NEFF Study: CLT is viable in New England

In April 2017, the New England Forestry Foundation released a report through its Build It With Wood program regarding the viability of engineered wood or “mass timber” products, particularly cross-laminated timber (CLT), in New England. The study was supported by the USDA Forest Service’s Wood Innovations Program and the research was conducted by a Finnish consulting firm, Pöyry. The report and its results were originally presented at the University of Massachusetts, Amherst, and later at the University of Maine. The report focused on two main questions:

Is there a market for wood engineering in New England?

Are there tree species in New England that would be good for wood construction and cross-laminated timber?

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(Photo Credit: Pöyry)

The results of the study yielded positive results for both of these questions. One particular product, cross-laminated timber (CLT), would fit in new construction markets, and New England forests have multiple wood species that proved to be viable for CLT (including spruce, fir, white pine, and hemlock.)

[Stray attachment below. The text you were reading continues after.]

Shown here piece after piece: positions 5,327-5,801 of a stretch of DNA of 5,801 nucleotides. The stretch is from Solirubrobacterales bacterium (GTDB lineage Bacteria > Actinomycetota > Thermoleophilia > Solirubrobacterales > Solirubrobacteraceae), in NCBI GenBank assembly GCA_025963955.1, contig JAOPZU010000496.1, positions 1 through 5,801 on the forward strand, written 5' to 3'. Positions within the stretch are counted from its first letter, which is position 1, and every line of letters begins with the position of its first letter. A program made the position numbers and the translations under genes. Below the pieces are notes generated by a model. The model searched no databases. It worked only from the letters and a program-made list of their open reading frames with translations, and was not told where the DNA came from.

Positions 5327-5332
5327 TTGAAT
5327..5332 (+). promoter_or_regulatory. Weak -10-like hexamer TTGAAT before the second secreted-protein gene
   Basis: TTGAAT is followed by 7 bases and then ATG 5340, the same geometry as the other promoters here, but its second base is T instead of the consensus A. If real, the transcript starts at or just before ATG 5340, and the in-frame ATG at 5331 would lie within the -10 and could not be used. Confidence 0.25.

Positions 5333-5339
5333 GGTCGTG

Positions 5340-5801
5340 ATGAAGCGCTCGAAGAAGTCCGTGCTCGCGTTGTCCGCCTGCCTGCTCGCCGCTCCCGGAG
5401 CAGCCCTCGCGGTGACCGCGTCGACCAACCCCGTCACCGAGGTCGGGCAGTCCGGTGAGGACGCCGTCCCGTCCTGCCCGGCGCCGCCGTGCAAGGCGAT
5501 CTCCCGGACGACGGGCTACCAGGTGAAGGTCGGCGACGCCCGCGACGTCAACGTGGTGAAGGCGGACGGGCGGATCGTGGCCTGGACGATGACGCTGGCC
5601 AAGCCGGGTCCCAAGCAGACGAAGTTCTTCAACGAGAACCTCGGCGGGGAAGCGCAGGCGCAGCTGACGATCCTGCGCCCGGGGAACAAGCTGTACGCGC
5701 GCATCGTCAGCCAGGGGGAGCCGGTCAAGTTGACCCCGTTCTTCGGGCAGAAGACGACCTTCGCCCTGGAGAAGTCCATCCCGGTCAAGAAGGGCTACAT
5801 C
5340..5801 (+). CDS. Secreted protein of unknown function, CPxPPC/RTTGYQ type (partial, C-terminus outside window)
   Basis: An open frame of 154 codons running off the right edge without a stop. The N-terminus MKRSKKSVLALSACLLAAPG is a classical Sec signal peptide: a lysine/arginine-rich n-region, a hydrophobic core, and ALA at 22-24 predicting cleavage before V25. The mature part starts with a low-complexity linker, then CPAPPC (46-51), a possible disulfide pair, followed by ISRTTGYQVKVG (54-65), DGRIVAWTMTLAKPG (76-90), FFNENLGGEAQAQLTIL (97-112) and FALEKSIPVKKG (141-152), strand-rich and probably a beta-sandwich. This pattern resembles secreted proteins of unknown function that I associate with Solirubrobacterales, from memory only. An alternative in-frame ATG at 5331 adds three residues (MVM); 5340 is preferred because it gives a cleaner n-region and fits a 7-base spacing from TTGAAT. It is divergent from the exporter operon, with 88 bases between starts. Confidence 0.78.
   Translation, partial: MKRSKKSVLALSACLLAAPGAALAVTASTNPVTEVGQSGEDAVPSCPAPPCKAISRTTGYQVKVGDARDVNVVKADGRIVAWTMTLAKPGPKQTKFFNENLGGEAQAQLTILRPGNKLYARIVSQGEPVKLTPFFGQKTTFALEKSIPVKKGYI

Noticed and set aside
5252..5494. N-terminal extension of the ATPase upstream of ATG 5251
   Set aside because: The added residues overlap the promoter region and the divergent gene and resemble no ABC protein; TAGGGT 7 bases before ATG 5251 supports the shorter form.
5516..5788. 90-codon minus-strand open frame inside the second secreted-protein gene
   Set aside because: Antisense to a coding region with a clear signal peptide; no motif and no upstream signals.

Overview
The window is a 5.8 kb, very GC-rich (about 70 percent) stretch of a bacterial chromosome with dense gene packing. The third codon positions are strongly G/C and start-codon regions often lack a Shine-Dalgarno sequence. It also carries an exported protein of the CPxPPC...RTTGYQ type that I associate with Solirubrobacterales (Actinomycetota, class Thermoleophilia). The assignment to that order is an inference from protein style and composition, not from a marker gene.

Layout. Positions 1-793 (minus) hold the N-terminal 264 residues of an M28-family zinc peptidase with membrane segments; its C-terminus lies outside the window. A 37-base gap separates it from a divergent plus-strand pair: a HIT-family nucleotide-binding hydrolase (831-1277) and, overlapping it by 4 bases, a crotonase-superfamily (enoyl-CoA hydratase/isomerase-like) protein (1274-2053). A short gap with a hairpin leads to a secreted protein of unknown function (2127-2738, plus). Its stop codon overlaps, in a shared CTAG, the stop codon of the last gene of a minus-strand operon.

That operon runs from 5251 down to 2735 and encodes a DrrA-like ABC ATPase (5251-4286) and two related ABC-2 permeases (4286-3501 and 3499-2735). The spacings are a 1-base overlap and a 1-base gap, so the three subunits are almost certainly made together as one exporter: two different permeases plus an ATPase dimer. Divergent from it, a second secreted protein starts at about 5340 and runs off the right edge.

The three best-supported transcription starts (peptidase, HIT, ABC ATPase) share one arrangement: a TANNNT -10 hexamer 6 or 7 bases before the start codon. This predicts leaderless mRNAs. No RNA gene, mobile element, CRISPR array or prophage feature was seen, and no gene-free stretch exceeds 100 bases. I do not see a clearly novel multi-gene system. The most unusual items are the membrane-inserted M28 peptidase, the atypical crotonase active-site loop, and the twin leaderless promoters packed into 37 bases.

Cross-laminated timber is drastically different from timber typically used in home construction. CLT is an engineered wood product composed of three to seven layers of large, crisscrossed, glued pieces of lumber. CLT is strong, while not being as heavy as steel or concrete. CLT is also fire resistant, and cuts on-site construction time. Additionally, CLT has a number of environmental benefits. Using wood in buildings sequesters carbon, whereas steel or concrete require processes that produce carbon. When used in New England, CLT would emphasize local tree species, and symbolize bringing the forest into the city.

 

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(Photo Credit: Charlie Reinertsen)

Pöyry found that, since CLT is used in very different applications from single home wood construction, there would be room for this product in new markets. Some of these markets include multi-family apartment buildings and commercial mid- to high-rise construction. The study also found that New England could support one or two mills for CLT construction, allowing the region to become competitive in the global CLT market.

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